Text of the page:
No adjectives will be enough to describe Avatar: the way of water. A lumbering, humorless, tech-driven damp squib of a movie. This long-awaited sequel to one of the highest-grossing films of all time. Builds upon the mighty flaws of its predecessor, and delivers a patience-testing fantasy dirge that is longer, uglier, and amazingly. Even more clumsily scripted than its predecessor, blending tribe Characterization with thunderously disappointing action moments in the sea in Avatar: The Way of Water. And subpar Roger Dean 1970s album cover designs.
After the completely forgettable shenanigans of 2009’s Avatar, we pick up several years later. After giving up his human skin to inhabit his extraterrestrial Avatar. Jake Sully (Sam Worthington) has blended in on the faraway planet Pandora. And is raising a family with Neytiri (Zoe Saldana). When the “Sky People” of the earth come looking for a fight. Among other things, the forest-friendly Sullys were compelled to flee to distant archipelagos where the water tribes dwell. Here, they must abandon their tree-hugging lifestyle. Also learn the way of the reef people, who have thicker tails and are a bit more turquoise.
The Metkayina tribe is led by (Cliff Curtis) and his partner, Ronal (Kate Winslet). Whose kids don’t click with the sullen brood. Setting the scene for much teen-movie-style internecine squabbling followed by inevitable boring bromance bonding? En route, our blue heroes will learn to ride amphibious skimmings to speak the language of the seas in all its wondrous wetness, and befriend a damaged, whale-like creature who will play a crucial role in the movie’s handling of its emotional baggage.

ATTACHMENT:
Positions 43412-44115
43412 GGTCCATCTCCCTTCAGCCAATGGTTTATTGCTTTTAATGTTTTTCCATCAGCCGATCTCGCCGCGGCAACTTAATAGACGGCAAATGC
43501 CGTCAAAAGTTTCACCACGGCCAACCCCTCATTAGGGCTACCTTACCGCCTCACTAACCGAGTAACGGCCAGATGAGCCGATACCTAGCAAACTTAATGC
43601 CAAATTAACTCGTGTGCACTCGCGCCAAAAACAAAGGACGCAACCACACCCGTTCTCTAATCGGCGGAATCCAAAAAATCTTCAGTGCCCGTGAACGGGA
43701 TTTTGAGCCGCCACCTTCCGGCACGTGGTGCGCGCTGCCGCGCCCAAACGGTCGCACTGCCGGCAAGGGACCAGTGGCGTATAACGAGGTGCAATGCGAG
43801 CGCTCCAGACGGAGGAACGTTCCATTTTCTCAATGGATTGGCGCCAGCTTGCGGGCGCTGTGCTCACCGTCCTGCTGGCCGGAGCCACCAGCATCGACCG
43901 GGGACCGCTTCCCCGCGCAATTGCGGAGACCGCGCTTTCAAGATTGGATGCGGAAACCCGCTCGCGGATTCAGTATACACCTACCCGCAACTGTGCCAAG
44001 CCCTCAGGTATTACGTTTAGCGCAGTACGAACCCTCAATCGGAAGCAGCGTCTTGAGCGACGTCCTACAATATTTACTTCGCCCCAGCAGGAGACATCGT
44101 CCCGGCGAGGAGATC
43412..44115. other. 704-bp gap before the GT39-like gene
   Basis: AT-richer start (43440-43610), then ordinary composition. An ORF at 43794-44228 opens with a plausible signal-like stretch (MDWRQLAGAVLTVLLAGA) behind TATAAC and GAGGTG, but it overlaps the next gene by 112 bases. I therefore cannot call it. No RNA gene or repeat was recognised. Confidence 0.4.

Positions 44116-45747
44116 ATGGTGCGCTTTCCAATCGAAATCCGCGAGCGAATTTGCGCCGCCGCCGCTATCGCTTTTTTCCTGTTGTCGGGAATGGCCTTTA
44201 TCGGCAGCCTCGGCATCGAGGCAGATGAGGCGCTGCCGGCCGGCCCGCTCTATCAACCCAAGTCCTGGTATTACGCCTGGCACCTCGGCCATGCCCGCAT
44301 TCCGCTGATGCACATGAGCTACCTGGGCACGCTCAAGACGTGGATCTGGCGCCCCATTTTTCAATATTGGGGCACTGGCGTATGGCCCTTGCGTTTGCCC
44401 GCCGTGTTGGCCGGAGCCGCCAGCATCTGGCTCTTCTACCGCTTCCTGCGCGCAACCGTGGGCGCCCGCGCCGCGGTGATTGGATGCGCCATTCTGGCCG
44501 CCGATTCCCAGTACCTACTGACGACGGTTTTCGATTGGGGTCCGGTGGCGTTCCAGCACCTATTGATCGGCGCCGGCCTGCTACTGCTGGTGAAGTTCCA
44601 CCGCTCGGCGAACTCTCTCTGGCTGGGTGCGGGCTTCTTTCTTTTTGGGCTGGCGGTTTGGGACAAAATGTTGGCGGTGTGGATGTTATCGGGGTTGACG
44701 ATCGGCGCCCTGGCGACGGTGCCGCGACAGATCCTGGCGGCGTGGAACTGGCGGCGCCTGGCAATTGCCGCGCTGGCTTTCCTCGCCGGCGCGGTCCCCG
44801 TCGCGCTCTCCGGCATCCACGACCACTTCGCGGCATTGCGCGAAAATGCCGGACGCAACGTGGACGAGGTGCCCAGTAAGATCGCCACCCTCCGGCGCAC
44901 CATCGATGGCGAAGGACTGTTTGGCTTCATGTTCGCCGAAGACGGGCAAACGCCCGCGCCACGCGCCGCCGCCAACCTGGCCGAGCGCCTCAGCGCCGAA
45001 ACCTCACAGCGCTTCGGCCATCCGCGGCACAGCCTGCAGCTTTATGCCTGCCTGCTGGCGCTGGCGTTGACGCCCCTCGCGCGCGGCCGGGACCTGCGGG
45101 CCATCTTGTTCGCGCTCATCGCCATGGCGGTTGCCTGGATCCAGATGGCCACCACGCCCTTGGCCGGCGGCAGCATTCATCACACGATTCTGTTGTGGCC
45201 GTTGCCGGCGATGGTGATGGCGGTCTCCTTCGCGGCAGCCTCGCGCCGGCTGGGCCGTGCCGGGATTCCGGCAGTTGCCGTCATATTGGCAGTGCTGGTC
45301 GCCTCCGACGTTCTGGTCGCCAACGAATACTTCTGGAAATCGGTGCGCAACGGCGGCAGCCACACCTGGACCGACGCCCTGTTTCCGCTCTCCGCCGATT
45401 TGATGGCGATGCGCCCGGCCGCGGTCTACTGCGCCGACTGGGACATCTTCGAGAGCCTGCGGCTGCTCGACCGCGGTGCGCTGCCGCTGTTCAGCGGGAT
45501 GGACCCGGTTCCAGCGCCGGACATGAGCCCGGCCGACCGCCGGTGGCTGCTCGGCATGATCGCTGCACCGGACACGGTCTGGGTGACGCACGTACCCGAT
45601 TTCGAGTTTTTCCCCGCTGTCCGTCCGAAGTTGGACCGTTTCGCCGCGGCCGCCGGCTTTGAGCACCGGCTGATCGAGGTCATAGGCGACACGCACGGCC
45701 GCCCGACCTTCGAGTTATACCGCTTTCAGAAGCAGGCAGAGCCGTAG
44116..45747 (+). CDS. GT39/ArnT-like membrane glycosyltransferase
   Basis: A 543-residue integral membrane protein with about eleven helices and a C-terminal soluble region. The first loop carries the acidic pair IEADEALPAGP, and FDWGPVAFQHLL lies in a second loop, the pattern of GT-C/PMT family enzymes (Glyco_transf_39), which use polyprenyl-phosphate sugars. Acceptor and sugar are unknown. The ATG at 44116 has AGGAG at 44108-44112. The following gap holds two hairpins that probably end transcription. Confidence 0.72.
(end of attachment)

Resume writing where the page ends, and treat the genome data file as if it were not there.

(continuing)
There are times that are supposed to be exhilaratingly thrilling. The characters in the film exclaim “woohoo!” in the same way that young Anakin exclaimed “yippee!” in Star Wars: Episode 1 – The Phantom Menace, making these easy to spot. Sadly, there are more parallels are remaining to see between this and Luca’s misguided space opera prequels. The PANDORA inhabitants are similar to Jar Jar Binks. Apparently created by a sixth-grader while listening to Tales from Topographic Oceans, complete with wide-eyed Middle-Earth awe and cod Ferngully-style storybook heroism.
Let’s face it, with very few notable expectations, 3D has done very little to “enhance” anyone’s viewing experience. It has risen and fallen like the tide on countless occasions throughout film history. The brutal reality of the Chinese theatrical market. Where stunning stereoscopy still reigns supreme, is the only thing it immerses us in. But when the financial stakes are this high Cameron simply can’t afford to abandon a gimmick for which he has become chief gong banger, standard bearer, and book-keeper.
While it’s difficult to ignore how much Cameron enjoys the human hardware sequences. Which has a rough physicality that contrasts sharply with the floaty computer-game visuals of the rest of the films. Underneath it all is the same honking bland anti-imperial/anti-colonial/eco-friendly metaphor. which gave The First Avatar the illusion of gravitas. The only thing remains to see whether things will become better in later films. On this evidence, I doubt it. As 202 draws to a close, and you’re joining us today from India, we have a small favor to ask .it’s been a challenging year for millions – from the war in Ukraine, to the flood in Pakistan, and heat waves across Europe, protests in Iran, global economic turbulence, and continued repercussions from the global pandemicEvery day, the Guardian has produced meticulous, fiercely independent reporting.